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The February reading of consumer confidence rebounded sharply from depressed levels in January fundamentally supporting the move higher in the equity market.
With a very weak reading in consumer confidence in January, the equity markets and this important economic indicator were potentially diverging for the first time this cycle (see our article outlining this divergence). However, the latest reading for consumer confidence in February is showing that the indicator has rebounded from what appeared to be seasonal year-end slack from the end of 2012; the new higher level in February is now in line with the higher levels of stock prices.
While there are two measures of consumer confidence, the Michigan University survey and the Conference Board survey of consumer sentiment, we estimate that the Conference Board has better fundamental underpinnings. The Michigan survey is a true qualitative sentiment survey whereby the University interviews 500 consumers about their spending habits and then indexes these responses. The Conference Board survey, however, is a more quantitative survey with a questionnaire concerning an assessment of current business conditions, an appraisal of current employment conditions, and a benchmarking tool on plans to make long-term purchases including automobiles and new homes. With less qualitative factors in the Conference Board survey, it stands to be a more reliable indicator.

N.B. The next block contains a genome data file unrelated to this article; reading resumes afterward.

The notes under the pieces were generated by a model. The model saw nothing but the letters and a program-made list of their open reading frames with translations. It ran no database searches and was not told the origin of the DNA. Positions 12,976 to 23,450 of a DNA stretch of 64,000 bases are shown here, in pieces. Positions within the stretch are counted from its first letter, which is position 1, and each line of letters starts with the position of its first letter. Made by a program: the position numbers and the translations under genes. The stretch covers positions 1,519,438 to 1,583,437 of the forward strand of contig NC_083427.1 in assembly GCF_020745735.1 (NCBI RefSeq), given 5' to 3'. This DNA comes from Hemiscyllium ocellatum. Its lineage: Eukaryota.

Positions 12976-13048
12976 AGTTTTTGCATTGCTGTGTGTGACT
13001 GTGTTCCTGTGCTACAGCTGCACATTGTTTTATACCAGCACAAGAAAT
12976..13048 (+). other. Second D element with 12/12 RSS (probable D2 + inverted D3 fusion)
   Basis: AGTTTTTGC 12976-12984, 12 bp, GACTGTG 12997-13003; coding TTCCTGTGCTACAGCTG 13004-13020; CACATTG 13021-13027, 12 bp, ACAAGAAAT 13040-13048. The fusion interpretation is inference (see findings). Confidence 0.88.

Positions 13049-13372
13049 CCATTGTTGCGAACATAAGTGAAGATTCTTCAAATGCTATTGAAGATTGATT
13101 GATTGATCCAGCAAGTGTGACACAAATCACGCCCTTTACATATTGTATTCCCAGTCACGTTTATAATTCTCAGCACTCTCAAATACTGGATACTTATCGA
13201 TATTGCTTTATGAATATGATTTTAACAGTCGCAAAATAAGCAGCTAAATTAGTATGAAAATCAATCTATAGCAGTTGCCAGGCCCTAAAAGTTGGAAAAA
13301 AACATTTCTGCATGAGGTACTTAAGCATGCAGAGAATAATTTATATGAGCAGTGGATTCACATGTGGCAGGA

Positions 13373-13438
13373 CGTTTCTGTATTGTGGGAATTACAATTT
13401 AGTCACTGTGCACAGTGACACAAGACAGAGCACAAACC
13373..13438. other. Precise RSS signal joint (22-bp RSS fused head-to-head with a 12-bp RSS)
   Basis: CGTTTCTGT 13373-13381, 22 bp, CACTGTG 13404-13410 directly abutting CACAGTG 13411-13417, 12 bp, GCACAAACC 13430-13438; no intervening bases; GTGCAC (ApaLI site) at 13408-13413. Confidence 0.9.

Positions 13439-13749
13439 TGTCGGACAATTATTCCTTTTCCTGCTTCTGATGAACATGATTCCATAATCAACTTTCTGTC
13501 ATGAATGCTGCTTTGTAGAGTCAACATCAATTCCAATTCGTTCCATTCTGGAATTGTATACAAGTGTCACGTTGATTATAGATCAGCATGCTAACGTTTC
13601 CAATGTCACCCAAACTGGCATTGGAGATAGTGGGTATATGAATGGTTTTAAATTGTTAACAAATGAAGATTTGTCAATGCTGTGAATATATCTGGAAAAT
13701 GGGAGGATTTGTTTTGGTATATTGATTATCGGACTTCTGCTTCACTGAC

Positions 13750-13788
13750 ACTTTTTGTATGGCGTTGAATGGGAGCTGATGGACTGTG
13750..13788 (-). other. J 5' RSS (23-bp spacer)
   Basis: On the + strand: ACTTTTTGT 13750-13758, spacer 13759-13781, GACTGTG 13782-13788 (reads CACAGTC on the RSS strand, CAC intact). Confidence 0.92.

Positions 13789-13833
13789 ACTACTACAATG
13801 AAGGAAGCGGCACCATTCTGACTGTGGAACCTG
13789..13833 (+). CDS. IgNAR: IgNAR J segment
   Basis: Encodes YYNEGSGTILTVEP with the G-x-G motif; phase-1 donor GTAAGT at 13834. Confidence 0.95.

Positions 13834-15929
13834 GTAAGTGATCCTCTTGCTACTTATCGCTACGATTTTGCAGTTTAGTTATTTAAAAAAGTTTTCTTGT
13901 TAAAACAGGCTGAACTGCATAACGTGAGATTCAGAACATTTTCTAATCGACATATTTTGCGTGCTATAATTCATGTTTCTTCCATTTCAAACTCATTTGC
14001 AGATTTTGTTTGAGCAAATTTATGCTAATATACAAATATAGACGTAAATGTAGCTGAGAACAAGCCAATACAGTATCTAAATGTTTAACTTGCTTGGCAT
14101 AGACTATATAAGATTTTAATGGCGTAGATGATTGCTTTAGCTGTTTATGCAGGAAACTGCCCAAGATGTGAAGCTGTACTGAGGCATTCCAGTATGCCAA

With a substantial decline in the month of January, the Conference Board indicator and the stock market were potentially diverging for the first time this cycle (since the bottom of equity values in 2009). However, a strong rebound in consumer confidence in February is now flashing a healthier picture. After registering a 59.4 reading in January, a substantial decline from 66.7 in December, the Conference Board indicator rebounded sharply in February to 69.6. This 69.6 level in February was above many economist forecasts and was attributed to a continual improvement in weekly jobless claims and also a seasonally lower level in January due to fears about the impending Fiscal Cliff and other regulatory uncertainty coming out of Washington. Most importantly, our graph of the level of the S&P and Conference Board consumer confidence is now showing no major divergences which implies that the continued increase in equity values is being supported by a continued increase in economic fundamentals.
With a healthier reading and a continued directional relationship with the stock market, February’s confidence reading takes some worry out of the recent rally in stocks. As a result, investors can continue to consider buying equity related exchange traded funds (ETFs) including the iShares Russell 3000 Stock Index exchange traded fund (IWV), the Vanguard Total Stock Market exchange traded fund (VTI), and the iShares Core S&P 500 exchange traded fund (IVV).
© 2013 Market Realist, Inc.